When is a monument a cultural display — and when a religious statement?
When is a city free to accept a gift with a distinct message — and when can it say, "Thanks, but no thanks"?
The text of the First Amendment might start with "Congress shall make no law respecting an establishment of religion . . . or abridging the freedom of speech." But those words sound a lot clearer than the law turns out to be in practice.
Take the case of Pleasant Grove City, Utah, v. Summum.
Summum, a sect that started in Utah in 1975, holds that the Ten Commandments were, in essence, the second draft of God’s law that Moses brought down from Mount Sinai. Summum believe that the original version contained Seven Aphorisms: psychokinesis, correspondence, vibration, opposition, rhythm, cause and effect, and gender.
Not surprisingly, when Summum founder Corky Ra in 2003 asked to put an aphorisms monument in Pleasant Grove’s Pioneer Park, the mayor said "no."
Other items in the park — a mill stone, a water well, the first city hall — are historically significant and closely connected to the community.
But there’s also a large granite Ten Commandments donated by the Fraternal Order of Eagles in 1971.
It’s just like the tablets the Eagles gave Texas in 1961 to promote good moral character among youth along with movie director Cecil B. DeMille’s epic The Ten Commandments.
So Ra sued Pleasant Grove, arguing that officials couldn’t give park space only to messages they like.
He died in January and has been mummified. But the litigation continued, resulting in some lively arguments a week ago as the U.S. Supreme Court looked for an intersection between the First Amendment and common sense.
When is a park like a museum?
Is a monument like a parade?
Could the government, if it wanted, exclude the names of homosexual soldiers from the Vietnam Memorial?
If we have a Statue of Liberty on public property, must we have a statue of despotism?
Can a city put up a sign in the playground saying "clean your plate" but refuse a sign that says "pull the dog’s tail"?
(Read the transcript: http://tinyurl.com/parkdisplays)
At heart, the dispute is about whether the government can pick and choose among religious monuments that get to use outdoor public spaces.
It would be complicated enough if this were like the cases in which the court has said nativity scenes and menorahs can be displayed in public parks — if they’re surrounded by enough elf-hatted garden gnomes hoisting candy canes.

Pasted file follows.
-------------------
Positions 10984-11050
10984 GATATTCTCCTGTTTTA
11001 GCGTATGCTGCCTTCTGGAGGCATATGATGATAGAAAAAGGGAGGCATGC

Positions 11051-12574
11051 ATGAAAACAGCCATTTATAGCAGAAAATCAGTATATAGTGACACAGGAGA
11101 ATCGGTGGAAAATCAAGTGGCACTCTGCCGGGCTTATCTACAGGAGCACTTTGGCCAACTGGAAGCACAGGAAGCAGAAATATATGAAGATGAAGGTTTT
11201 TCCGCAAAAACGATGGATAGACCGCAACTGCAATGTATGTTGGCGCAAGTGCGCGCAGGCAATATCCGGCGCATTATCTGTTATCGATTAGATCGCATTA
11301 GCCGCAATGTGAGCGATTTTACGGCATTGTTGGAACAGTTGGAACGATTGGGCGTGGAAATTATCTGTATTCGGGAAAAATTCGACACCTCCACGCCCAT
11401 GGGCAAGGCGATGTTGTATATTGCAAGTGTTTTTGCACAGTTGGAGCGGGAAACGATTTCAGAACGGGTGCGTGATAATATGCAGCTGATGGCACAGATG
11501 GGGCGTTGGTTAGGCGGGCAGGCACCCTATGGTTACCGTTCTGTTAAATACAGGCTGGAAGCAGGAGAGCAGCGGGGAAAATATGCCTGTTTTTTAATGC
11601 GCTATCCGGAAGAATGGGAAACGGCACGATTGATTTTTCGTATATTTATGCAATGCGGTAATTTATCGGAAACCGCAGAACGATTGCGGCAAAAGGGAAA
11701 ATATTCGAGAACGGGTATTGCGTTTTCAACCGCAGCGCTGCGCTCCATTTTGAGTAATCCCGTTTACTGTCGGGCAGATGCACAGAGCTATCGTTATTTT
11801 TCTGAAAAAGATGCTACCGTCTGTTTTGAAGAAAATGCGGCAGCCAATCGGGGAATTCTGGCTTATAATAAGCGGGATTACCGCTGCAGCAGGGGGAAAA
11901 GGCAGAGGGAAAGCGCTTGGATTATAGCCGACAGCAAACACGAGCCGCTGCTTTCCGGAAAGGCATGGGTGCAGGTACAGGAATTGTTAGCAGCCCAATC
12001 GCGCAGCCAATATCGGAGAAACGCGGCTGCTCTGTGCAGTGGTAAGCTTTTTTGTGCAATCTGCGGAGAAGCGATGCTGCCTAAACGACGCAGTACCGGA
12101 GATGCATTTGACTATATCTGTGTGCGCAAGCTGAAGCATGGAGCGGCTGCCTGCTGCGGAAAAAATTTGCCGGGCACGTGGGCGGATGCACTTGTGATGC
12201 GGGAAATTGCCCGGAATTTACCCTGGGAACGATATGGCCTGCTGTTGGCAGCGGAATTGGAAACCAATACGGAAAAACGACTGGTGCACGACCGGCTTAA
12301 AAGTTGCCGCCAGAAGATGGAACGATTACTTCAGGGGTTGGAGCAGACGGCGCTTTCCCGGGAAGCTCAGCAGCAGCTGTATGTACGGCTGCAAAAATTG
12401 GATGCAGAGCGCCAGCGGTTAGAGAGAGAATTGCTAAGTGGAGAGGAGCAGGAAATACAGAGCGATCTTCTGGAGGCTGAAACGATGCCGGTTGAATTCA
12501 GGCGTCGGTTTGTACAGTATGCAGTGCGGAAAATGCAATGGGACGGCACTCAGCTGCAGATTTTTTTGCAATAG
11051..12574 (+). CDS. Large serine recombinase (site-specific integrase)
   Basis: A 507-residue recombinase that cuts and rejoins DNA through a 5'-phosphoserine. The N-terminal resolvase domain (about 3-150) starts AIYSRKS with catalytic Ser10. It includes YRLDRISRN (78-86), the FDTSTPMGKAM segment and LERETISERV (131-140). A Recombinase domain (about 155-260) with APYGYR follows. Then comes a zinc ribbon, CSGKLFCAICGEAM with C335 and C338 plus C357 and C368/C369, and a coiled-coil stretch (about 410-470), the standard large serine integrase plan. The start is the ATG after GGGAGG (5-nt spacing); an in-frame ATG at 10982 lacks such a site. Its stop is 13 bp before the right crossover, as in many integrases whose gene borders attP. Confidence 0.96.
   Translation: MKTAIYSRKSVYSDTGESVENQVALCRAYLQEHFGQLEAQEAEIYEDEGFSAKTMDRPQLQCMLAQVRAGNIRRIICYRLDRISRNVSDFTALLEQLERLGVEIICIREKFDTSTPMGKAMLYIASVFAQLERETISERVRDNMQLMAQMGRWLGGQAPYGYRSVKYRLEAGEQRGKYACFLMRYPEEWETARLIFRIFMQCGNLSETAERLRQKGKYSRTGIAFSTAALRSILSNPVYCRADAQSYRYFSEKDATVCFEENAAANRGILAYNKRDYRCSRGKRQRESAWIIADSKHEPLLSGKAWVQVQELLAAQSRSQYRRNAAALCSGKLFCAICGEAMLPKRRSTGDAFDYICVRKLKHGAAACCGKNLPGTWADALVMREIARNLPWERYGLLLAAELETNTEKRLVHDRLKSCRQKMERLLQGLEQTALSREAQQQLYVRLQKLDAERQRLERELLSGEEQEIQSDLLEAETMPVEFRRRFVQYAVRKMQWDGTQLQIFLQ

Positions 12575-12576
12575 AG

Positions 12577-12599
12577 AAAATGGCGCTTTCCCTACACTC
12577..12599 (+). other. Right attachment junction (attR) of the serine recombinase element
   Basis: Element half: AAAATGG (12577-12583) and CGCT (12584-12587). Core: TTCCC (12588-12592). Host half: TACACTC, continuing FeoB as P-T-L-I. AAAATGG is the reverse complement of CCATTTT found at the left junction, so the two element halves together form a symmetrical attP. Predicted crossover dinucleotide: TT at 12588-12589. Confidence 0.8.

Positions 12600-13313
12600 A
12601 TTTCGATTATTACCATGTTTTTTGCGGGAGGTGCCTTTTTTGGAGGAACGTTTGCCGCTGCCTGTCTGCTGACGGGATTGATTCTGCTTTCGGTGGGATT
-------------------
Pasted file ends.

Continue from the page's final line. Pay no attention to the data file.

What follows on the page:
But the Summum haven’t claimed religious discrimination; they’ve made it about free speech.
Public parks traditionally are considered public forums where the government can set content-neutral limits, such as requiring a permit to hold a concert, but must let anyone with something to say speak.
A message can get shut out only for a compelling reason, such as a threat to public safety.
But if that’s the framework that applies to this case, then Pleasant Grove is wrong and everyone who wants to, including the Summum, can clutter Pioneer Park with monuments.
Lawyers for Pleasant Grove argued that the Ten Commandments monument stopped being the Eagles’ message and became the city’s message, and the First Amendment puts no restrictions whatsoever on what the government can say.
But if there aren’t rules for government speech, it could unreasonably limit the names inscribed on a war memorial. The government could, as a lawyer for the Bush administration argued, take a monument that’s donated by a private group and "move it, modify it, destroy it, drop it to the bottom of the ocean, sell it on eBay."
And if the city of Pleasant Grove endorses the Ten Commandments, how does that not amount to promotion of one religion over others, a violation of the First Amendment’s establishment clause?
The justices dodged that problem three years ago with Texas’ Ten Commandments monument, which sits along with 16 other memorials on the state Capitol grounds. Passive display with moral and historical significance, therefore acceptable, the court concluded.
Justice Stephen Breyer provided the crucial fifth vote in that case, which was decided before Chief Justice John Roberts and Justice Samuel Alito joined the court.